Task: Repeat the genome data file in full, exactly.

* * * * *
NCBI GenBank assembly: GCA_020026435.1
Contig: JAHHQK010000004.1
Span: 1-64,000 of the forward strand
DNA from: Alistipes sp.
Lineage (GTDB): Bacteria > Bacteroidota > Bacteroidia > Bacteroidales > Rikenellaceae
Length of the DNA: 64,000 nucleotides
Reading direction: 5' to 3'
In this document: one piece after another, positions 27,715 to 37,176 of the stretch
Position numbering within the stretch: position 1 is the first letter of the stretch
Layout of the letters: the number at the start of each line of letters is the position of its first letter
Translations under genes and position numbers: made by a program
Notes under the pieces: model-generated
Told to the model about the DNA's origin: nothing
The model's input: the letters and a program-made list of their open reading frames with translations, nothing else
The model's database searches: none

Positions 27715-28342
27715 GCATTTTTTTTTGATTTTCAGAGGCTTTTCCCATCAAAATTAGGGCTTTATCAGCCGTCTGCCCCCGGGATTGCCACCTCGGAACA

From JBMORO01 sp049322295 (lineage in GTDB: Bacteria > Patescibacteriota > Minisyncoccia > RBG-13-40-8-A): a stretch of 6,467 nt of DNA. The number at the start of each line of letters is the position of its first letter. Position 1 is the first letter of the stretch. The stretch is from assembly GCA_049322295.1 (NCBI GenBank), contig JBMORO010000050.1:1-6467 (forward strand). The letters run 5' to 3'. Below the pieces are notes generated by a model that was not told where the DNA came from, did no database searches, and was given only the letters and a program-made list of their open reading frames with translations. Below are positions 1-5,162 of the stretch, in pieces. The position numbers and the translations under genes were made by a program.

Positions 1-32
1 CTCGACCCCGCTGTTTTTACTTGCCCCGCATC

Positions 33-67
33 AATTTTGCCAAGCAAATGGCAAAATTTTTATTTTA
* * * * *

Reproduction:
NCBI GenBank assembly: GCA_020026435.1
Contig: JAHHQK010000004.1
Span: 1-64,000 of the forward strand
DNA from: Alistipes sp.
Lineage (GTDB): Bacteria > Bacteroidota > Bacteroidia > Bacteroidales > Rikenellaceae
Length of the DNA: 64,000 nucleotides
Reading direction: 5' to 3'
In this document: one piece after another, positions 27,715 to 37,176 of the stretch
Position numbering within the stretch: position 1 is the first letter of the stretch
Layout of the letters: the number at the start of each line of letters is the position of its first letter
Translations under genes and position numbers: made by a program
Notes under the pieces: model-generated
Told to the model about the DNA's origin: nothing
The model's input: the letters and a program-made list of their open reading frames with translations, nothing else
The model's database searches: none

Positions 27715-28342
27715 GCATTTTTTTTTGATTTTCAGAGGCTTTTCCCATCAAAATTAGGGCTTTATCAGCCGTCTGCCCCCGGGATTGCCACCTCGGAACA

From JBMORO01 sp049322295 (lineage in GTDB: Bacteria > Patescibacteriota > Minisyncoccia > RBG-13-40-8-A): a stretch of 6,467 nt of DNA. The number at the start of each line of letters is the position of its first letter. Position 1 is the first letter of the stretch. The stretch is from assembly GCA_049322295.1 (NCBI GenBank), contig JBMORO010000050.1:1-6467 (forward strand). The letters run 5' to 3'. Below the pieces are notes generated by a model that was not told where the DNA came from, did no database searches, and was given only the letters and a program-made list of their open reading frames with translations. Below are positions 1-5,162 of the stretch, in pieces. The position numbers and the translations under genes were made by a program.

Positions 1-32
1 CTCGACCCCGCTGTTTTTACTTGCCCCGCATC

Positions 33-67
33 AATTTTGCCAAGCAAATGGCAAAATTTTTATTTTA